Once back home the quarrel between the couple flared up again. At one point Michot crushed his cat and eventually grabbed his wife by her hair, wrestled her to the ground and repeatedly beat her head on the tiles. He may have killed her at this instance had his neighbours, the Billon's, not intervened. They wrested Michot from his victim, tied him to a chair, and then took Pauline Michot to their home, where they told her to lay down and rest. Meanwhile Michot gnawed at his bonds and after an hour managed to free himself. He armed himself with a gaujard (a large sickle), made his way to the home of the Billon family, and tried to break through the bolted door. Realising that his efforts were in vain he then broke through a window and entered the building. While the Billon's escaped through a back door Michot discovered his wife sleeping in a bed. In wild fury he began to strike her with his sickle causing a deep wound in her neck and fracturing her occiput. He also broke her left humérus, shattered her left elbow, and cut off a part of her left index finger, and with a number of missing blows hacked the bed to shreds. Pauline Michot staggered towards the window, but collapsed, whereupon her husband hit her several times in the back.
Michot went eight kilometers, killing people in his path, went to Milerois and decapitated the widow Faisy in field, Charles Rocher, pastor of the village, with a man named Demerger and four-year-old child, Michot passed the, then turned around and killed Rocher by splitting his head, Demerger and child escaped, went to farm, found abandoned, went back, hacked Rocher's head into four parts, killed Mr. Tonnelier at the farm Bûcherons by striking him on head, fatally wounded his wife by cutting off her hand when she rushed to his aid, she died at the hospital in Montargis the following day,
headed to farm La Tuilerie, found two children playing at door, killed Adrien Thierry by fracturing his skull, handle of his weapon broke off, the second child escaped, three kilometers further at hamlet Les Dorsoirs, found Mr. Tellier sleeping, when Michot closed door Tellier awoke, Michot grabbed a fork, when Tellier approached him he hit him on head with fork that handle broke, By that time Father of killed Thierry and others had armed themselves and searched for Michot,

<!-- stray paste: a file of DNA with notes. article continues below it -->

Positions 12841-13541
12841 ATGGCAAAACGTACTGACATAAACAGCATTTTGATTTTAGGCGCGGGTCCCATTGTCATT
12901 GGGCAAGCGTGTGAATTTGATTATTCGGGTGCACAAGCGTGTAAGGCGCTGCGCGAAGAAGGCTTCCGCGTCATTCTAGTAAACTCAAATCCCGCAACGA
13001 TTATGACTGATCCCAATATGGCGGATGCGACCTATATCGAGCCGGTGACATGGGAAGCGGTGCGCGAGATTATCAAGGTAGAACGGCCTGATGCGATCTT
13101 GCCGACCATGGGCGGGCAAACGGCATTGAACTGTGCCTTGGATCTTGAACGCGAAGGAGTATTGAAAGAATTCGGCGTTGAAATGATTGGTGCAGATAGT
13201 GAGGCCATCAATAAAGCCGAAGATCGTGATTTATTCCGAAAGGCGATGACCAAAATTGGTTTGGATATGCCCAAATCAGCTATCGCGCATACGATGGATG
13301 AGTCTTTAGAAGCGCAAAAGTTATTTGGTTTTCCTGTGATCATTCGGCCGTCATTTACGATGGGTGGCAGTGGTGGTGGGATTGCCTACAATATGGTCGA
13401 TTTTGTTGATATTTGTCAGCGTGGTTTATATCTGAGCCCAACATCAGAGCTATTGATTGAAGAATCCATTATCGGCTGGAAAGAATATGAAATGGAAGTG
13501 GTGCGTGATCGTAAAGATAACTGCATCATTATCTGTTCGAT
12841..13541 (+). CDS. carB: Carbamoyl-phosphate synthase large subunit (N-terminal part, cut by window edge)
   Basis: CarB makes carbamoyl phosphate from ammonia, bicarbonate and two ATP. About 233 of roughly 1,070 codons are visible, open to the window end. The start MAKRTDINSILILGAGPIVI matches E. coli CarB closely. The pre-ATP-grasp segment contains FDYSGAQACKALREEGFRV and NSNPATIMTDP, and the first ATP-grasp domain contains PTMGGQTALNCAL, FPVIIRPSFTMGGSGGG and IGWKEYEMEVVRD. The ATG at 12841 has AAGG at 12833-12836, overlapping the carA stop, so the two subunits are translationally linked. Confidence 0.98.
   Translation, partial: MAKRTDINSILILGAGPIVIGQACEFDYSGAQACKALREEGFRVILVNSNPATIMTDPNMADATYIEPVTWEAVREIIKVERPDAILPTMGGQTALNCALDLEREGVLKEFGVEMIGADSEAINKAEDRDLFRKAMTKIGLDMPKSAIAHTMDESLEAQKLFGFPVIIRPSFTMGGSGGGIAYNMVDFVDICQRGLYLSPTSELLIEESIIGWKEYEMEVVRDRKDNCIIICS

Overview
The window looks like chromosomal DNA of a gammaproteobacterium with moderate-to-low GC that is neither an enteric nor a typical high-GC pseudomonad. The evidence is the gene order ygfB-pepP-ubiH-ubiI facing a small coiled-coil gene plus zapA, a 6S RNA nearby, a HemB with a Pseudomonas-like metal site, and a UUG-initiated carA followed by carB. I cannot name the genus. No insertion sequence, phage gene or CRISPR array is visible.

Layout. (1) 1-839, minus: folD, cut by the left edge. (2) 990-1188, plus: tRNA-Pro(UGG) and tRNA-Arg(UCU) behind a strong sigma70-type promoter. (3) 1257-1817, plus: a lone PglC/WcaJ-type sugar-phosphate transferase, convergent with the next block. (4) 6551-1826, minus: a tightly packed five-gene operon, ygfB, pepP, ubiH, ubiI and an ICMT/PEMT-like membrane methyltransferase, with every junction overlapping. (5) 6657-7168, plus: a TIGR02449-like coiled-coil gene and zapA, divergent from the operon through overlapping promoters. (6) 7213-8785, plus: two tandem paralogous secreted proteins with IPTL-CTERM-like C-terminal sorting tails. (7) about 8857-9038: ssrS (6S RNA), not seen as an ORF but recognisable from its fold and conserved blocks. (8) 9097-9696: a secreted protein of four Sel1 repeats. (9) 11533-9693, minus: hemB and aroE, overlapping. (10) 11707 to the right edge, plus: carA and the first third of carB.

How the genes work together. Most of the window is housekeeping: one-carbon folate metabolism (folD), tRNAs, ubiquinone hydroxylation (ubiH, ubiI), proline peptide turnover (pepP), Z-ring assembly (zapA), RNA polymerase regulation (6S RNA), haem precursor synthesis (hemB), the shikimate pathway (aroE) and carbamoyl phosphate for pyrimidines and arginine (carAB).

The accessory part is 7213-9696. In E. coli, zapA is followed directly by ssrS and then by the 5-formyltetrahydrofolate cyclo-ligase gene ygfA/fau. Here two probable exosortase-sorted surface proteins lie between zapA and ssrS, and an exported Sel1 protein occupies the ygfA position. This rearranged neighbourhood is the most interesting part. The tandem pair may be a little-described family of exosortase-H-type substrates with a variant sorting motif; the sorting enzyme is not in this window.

At half past twelve he came upon a Mr. Baratin near Fontainejean, asked him for a handshake, since he didn't blame him for anything, Baratin agreed, but on the condition that he'd lay down his weapon, When Michot complied Baratin called several farmers, they subdued and bound him, took him to gendarmerie in Saint-Maurice in cart, rampage lasted an hour and a half
- Mrs. Faisy, 75
- Pauline Michot, his wife
- Charles Rocher
- Mr. Tellier, 53
- Adrien Thierry, 9
- Mr. Tonnelier
- Mrs. Tonnelier, wife of Mr. Tonnelier
was guarded by villagers, interrogated at 3 a.m., only had a fuzzy recollection of the murders, asked why he killed his wife replied that he didn't love her, that she didn't want to sleep with him, wanted to see him only once or twice a week, stated that he killed the others because of all the evil he had to endure, but couldn't or wouldn't explain the nature of this evil, called people barbarians who wanted to burn and kill him
was taken to mental institution in Orléans on April 20, 1875, On April 22 cried for a quarter hour, because it was the best time for him to earn money and he was locked away, had two fits on April 29 and during night from April 29 to April 30, was interviewed by physicians on May 6 for several hours, doctors Legrand du Saulle and Payen who had examined him reported to investigating judge that Michot was with absolute certainty insane,
In asylum was mostly peaceful, at times was angry at guards, accused them of keeping him chained like a beast, had epileptic fits five or six times a year, was treated with bromide. In January 1885 Michot died of pneumonia. An autopsy of his brain by Dr. Riu found no significant abnormalities.
- Bulletin de la Société médicale de la Suisse romande, Vol. 9; Librairie Rouge et Dubois, 1875. (127/28)
- ↑ Miscellaneous - A dreadful tragedy..., The Bruce Herald (July 2, 1875)
- ↑ Départements - Rodez, Le Gaulois (April 23, 1875)
- ↑ Crime de St-Maurice-sur-Aveyron, Le Gaulois (April 24, 1875)
- ↑ 4.00 4.01 4.02 4.03 4.04 4.05 4.06 4.07 4.08 4.09 4.10 4.11 Riu, M.: Quelques observations sur le délire épileptique, in Annales Médico-Psychologiques, 7th series, Vol. 2; Paris 1885. (pp. 253-262)
- ↑ 5.00 5.01 5.02 5.03 5.04 5.05 5.06 5.07 5.08 5.09 5.10 5.11 Legrand du Saulle, Henri: Étude médico-légale sur les épileptiques; Paris, 1877. (pp. 50-54)
- ↑ 6.0 6.1 6.2 6.3 6.4 6.5 6.6 6.7 6.8 6.9 Le fou furieux d'Orleans, Le Petit Journal (July 6, 1875)
- ↑ 7.0 7.1 7.2 7.3 Les meurtres de Saint-Maurice-sur-Aveyron, Le Constitutionnel (April 23, 1875)
- ↑ Départements - Montargis, Le Gaulois (April 29, 1875)
- ↑ 9.0 9.1 Faits Divers - Les meurtres de Saint-Maurice-sur-Aveyron - Sept victimes, La Presse (April 24, 1875)
- ↑ Horrible boucherie humaine, Le Petit Journal (April 23, 1875)
- ↑ Faits Divers - Cinq personnes tuées par un fou, La Presse (April 23, 1875)
- ↑ Depeches et Correspondances des Départemens - Orleans, 20 Avril, Le Constitutionnel (April 22, 1875)
- ↑ Ah! les barbares! ils me brûlent! vous me faites mourir.
- ↑ Départements - Orléans, Le Gaulois (April 27, 1875)
- ↑ Les victimes d'un fou, Le Petit Journal (April 24, 1875)